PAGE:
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About This Translation

This is still VERY MUCH a work in progress, though much has been accomplished. I am working with facsimiles of the original MS, transcribing the original Middle English receipts then translating each into 2 different modern English versions and 1 modern recipe, sans measurements and cooking times. I'm also cross-referencing both notes & receipts with other period collections, most notably the Harleian Manuscripts & those in Curye on Inglisch.

This is the online version of this work. I'll be seeking eventual publication after it is completed, and will include modern "redactions," i.e. fully workable recipes, more detailed notes & commentaries, and a complete glossary with the off-line, finished version. Publishers take note: any publisher interested in this new translation of MS Pepys 1047 should please feel free to contact me!

The Pepys Manuscript was translated in its entirety in Gerald Hodgett's Stere Htt Well (1972). Why this new translation, then? My work on the Pepys MS has shown me that Hodgett's work is not only incomplete & misleading, but often inaccurate. He mistranslates several important and common words, such as myad (he translates this as a loaf of bread, & not crumbled bread or bread crumbs), and shows a tendency to misread the scribe's handwriting. This is most obvious in his title, Stere Htt Well. At first glance, the scribe does appear to be spelling the second word with two t's when it is used in the MS; however, once one becomes familiar with this person's rather unique style of writing, it is extremely apparent that nowhere is this word spelled with two t's. It is consistently and always spelled "hit." The phrase Hodgett uses for his book title, when it appears in the MS, is actually written "stere hit well." (See recipe #5: To make Creme of Almoundes.)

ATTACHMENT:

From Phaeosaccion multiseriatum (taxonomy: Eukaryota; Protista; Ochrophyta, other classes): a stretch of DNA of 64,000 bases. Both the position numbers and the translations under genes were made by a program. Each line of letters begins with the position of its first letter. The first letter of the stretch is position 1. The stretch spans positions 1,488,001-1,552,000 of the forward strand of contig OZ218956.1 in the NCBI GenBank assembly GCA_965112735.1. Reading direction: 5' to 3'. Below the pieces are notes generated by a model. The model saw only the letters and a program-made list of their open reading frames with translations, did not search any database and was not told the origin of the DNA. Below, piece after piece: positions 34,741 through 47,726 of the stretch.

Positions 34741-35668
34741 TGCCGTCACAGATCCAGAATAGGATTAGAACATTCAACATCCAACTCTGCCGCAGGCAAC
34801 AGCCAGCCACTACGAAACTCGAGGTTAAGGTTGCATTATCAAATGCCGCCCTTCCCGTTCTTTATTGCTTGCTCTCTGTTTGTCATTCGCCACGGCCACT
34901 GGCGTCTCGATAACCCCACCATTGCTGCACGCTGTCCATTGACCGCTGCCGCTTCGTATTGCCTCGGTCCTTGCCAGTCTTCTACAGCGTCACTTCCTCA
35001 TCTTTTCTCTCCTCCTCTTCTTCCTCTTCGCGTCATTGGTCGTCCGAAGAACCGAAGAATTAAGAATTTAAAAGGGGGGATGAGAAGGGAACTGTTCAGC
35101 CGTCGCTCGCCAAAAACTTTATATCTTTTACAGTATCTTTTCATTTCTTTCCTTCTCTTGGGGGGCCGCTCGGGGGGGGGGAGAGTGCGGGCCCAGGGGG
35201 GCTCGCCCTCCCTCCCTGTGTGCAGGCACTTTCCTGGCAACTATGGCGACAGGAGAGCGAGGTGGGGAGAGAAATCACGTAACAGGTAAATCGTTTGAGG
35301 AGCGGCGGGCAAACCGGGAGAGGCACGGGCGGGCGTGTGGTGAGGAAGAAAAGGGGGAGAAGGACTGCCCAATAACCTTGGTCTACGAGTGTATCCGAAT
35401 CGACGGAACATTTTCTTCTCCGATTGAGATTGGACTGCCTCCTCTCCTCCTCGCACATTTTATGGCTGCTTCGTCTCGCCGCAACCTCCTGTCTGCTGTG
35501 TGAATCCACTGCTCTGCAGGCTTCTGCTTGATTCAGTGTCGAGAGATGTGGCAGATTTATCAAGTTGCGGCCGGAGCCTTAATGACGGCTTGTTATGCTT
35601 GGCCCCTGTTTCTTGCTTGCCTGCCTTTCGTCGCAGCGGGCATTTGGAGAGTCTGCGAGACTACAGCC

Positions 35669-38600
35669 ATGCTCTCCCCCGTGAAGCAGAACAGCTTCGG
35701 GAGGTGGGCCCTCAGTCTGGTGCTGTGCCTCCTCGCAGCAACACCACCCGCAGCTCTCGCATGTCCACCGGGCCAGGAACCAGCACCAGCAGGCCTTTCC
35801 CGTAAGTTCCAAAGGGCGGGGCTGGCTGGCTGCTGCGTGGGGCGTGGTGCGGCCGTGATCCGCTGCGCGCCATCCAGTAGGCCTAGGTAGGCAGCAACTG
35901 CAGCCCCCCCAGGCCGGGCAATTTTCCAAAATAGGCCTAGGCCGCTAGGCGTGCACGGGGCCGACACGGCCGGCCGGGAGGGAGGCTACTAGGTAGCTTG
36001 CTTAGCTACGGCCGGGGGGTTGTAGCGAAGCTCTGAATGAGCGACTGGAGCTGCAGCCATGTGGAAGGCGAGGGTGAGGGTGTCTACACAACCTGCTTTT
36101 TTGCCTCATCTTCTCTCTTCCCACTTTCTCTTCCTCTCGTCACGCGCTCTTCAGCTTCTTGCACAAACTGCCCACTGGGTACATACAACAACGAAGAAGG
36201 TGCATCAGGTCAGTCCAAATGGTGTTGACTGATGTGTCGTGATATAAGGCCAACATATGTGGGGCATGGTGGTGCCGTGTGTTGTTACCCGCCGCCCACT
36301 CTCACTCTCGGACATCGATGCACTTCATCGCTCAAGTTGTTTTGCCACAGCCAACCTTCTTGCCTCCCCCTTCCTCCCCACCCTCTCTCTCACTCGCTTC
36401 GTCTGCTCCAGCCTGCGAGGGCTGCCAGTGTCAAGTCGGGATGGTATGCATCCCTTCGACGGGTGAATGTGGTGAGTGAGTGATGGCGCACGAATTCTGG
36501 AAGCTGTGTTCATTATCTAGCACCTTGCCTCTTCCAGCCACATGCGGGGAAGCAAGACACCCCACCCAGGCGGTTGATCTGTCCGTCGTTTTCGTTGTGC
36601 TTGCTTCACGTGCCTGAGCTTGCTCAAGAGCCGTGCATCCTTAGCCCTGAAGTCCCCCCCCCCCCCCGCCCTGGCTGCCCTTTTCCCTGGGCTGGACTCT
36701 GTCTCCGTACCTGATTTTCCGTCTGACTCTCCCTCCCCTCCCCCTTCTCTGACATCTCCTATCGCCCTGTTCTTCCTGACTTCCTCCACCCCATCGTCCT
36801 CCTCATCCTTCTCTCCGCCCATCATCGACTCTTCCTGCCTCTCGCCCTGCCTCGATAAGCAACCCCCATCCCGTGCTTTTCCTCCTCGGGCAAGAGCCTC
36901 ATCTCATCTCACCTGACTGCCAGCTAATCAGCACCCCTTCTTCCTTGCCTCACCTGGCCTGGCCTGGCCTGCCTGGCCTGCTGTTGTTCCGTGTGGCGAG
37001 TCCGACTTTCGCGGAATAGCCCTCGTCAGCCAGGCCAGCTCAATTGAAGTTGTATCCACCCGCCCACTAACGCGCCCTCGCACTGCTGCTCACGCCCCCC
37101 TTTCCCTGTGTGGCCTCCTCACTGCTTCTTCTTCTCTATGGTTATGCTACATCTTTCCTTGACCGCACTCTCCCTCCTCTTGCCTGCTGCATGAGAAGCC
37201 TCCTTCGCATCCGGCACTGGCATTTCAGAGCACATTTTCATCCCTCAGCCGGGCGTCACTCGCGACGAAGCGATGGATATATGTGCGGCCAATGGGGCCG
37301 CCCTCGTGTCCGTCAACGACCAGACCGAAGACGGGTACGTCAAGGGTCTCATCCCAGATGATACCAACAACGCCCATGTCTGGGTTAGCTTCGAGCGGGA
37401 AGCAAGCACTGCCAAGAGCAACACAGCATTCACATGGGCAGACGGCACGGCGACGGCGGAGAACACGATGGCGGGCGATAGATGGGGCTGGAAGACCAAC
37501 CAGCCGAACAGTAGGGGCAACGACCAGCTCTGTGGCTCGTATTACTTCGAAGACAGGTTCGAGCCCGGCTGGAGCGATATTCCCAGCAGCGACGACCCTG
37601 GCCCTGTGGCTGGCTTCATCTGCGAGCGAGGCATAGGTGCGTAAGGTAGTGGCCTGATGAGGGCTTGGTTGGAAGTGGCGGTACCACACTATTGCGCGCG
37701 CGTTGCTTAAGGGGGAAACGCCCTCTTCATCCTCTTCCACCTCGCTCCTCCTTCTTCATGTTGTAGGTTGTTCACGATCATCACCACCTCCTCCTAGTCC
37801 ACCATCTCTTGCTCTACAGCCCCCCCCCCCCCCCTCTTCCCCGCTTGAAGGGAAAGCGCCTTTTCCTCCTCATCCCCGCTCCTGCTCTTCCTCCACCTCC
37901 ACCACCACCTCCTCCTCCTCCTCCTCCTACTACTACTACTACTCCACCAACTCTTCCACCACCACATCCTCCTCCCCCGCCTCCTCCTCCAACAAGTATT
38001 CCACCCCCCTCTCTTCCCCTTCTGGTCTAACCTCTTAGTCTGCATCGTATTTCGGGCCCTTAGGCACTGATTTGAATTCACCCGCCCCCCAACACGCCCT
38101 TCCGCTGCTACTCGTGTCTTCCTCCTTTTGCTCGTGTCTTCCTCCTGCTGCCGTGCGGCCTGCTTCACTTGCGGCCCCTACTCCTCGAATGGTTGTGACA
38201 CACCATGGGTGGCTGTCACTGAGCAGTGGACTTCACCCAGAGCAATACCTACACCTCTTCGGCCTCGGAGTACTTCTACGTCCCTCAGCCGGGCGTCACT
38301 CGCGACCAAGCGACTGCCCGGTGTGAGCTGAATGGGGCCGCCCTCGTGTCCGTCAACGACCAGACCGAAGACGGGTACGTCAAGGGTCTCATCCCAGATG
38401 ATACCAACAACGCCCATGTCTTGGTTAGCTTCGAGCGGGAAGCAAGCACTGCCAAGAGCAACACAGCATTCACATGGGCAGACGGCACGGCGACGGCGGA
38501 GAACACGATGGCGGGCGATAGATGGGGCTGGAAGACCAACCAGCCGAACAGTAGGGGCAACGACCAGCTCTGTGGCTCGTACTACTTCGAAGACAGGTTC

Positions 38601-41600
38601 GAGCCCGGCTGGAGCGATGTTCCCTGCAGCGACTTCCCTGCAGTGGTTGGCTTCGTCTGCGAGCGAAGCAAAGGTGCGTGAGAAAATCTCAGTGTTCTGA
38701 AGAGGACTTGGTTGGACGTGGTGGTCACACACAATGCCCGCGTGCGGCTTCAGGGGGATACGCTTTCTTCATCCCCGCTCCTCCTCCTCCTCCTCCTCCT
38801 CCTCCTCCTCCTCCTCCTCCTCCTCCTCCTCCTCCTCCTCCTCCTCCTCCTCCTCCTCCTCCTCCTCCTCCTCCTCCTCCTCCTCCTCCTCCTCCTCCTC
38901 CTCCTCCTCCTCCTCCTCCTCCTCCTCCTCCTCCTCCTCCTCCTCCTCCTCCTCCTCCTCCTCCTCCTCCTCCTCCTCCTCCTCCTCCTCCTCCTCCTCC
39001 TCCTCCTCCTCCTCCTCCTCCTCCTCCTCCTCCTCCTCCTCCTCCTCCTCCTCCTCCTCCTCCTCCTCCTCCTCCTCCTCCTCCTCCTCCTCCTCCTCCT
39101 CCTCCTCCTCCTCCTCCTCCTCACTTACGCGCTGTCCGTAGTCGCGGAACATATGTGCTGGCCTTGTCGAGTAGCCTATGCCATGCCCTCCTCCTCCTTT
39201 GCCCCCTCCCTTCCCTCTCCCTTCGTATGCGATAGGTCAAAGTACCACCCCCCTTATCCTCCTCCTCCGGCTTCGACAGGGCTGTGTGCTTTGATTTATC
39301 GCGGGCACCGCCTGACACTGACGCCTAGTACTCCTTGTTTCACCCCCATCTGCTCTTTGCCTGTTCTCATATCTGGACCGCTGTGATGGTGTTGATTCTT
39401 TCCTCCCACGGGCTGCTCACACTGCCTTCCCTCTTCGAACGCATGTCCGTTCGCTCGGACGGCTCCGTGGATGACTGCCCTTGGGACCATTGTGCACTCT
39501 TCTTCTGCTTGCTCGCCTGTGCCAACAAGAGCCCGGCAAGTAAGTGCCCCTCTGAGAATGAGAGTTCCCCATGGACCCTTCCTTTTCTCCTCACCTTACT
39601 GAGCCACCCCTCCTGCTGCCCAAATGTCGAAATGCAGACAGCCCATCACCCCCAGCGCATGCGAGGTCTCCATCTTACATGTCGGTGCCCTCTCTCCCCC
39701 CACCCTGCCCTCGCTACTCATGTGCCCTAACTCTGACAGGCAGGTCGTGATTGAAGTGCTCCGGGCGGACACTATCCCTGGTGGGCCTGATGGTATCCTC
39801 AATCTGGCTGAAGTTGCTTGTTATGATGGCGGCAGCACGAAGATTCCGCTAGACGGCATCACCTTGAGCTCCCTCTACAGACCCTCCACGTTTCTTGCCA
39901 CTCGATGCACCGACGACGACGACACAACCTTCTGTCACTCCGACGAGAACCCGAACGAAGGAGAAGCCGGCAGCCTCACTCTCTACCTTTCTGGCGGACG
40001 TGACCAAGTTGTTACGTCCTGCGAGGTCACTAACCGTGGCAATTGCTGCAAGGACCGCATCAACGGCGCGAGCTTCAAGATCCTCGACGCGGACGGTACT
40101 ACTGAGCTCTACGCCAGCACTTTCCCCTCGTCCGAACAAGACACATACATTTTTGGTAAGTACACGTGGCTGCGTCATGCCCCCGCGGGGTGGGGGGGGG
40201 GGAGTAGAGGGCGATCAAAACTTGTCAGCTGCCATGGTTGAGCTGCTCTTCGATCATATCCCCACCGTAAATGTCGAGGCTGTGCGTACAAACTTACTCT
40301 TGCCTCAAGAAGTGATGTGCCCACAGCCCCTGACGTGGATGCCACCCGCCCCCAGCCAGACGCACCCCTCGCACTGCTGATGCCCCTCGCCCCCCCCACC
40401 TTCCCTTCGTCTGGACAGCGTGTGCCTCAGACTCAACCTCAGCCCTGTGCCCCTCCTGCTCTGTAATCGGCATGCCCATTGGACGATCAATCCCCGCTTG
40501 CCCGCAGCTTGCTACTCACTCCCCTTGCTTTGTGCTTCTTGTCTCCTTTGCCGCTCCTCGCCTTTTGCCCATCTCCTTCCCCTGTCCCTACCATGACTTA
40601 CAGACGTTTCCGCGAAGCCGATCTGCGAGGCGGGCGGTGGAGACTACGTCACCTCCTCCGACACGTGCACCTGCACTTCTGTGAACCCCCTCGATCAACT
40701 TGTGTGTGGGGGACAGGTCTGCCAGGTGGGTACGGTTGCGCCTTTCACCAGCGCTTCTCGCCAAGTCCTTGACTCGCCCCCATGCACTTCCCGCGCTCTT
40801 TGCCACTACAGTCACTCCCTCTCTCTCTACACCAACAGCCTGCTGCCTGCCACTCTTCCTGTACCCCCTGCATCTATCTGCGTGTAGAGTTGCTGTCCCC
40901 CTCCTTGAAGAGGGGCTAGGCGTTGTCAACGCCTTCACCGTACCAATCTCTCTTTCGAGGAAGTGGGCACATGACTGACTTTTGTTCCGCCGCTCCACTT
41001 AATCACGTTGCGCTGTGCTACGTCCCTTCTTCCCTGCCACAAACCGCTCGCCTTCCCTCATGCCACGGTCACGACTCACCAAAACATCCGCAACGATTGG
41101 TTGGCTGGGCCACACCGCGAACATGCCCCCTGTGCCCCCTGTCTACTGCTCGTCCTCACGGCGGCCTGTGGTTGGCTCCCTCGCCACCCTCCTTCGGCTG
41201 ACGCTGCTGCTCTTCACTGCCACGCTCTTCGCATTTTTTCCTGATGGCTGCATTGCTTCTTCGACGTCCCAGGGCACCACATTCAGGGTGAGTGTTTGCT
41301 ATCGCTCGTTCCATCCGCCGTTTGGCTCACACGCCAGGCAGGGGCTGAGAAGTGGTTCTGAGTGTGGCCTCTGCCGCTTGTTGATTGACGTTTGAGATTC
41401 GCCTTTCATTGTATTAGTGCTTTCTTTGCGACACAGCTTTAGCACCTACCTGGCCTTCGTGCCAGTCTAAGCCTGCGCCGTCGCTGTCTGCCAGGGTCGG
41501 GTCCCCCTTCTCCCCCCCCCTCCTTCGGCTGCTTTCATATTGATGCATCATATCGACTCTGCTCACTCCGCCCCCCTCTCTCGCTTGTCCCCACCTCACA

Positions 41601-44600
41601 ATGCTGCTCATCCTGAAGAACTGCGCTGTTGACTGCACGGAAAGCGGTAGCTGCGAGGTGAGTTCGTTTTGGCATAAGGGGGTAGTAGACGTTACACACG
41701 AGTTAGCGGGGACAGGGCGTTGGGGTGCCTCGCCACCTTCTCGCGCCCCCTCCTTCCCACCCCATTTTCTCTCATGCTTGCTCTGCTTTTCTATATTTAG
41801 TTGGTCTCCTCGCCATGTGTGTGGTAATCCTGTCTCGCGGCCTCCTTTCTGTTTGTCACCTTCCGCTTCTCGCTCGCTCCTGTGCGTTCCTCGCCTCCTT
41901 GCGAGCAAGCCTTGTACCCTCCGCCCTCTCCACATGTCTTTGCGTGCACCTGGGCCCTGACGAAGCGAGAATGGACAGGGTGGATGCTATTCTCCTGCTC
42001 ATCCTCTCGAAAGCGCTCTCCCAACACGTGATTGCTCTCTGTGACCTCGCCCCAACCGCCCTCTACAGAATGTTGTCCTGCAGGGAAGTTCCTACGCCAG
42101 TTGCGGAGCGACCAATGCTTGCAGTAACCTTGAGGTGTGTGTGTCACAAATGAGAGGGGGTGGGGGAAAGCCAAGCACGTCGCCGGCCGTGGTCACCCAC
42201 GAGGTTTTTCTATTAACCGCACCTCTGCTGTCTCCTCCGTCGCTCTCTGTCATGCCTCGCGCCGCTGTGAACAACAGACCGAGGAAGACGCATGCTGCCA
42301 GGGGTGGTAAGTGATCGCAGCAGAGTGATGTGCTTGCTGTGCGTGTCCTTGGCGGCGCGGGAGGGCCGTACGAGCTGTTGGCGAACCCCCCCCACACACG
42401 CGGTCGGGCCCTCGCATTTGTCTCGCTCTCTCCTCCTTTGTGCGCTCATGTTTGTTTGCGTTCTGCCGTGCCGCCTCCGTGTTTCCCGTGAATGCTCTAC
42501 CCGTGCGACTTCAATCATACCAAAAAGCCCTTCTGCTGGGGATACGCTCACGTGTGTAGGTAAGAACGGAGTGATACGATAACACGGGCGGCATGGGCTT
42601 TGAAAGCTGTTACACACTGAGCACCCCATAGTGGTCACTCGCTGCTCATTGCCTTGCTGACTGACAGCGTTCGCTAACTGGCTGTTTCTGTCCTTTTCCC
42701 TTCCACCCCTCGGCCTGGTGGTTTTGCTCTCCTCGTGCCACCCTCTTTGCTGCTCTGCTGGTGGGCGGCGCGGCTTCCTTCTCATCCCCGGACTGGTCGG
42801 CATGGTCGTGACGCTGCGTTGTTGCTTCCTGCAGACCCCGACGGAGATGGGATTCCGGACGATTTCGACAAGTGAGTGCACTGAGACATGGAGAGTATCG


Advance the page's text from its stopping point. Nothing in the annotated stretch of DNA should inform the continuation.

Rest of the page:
Although this may seem a minor fault to anyone not a purist in this field, Hodgett also misreads the title of one recipe, seeing "dorre" as either "sorce" or "sowce." (The scribe's handwriting makes these words look nearly identical). Hodgett, obviously unfamiliar with other period culinary receipts, doesn't notice that this is a "dorre" recipe nearly identical to ones in the Harleian Manuscripts.

Hodgett also seems to have little knowledge of actual medieval cooking. His foreword, by Delia Smith, perpetuates many of the old misconceptions about medieval food:

There is the same wanton infusion of herbs and spices, the same obsession with almonds, the same mistrust of fresh fruit.... Instead we find repeated instructions for making the unpalatable at least edible.... the totally indiscriminate use of spices and herbs.... It is commonly thought that such heavy seasoning was essential to disguise the smell and flavour of decaying flesh.... It would be a brave housewife today who decided on the spur of the moment to rustle up a few typically medieval dishes for a special occasion.
This new translation of MS Pepys 1047 includes only the culinary recipes and none of the medical advice, remedies, & instructions in hawking that make up much of the original manuscript.

The MS was written during the reign of Edward IV and was probably compiled by the time of Henry VII. It entered the collection of the English writer, Samuel Pepys, in 1700, three years before his death and is found today in the Pepys Library in Cambridge.

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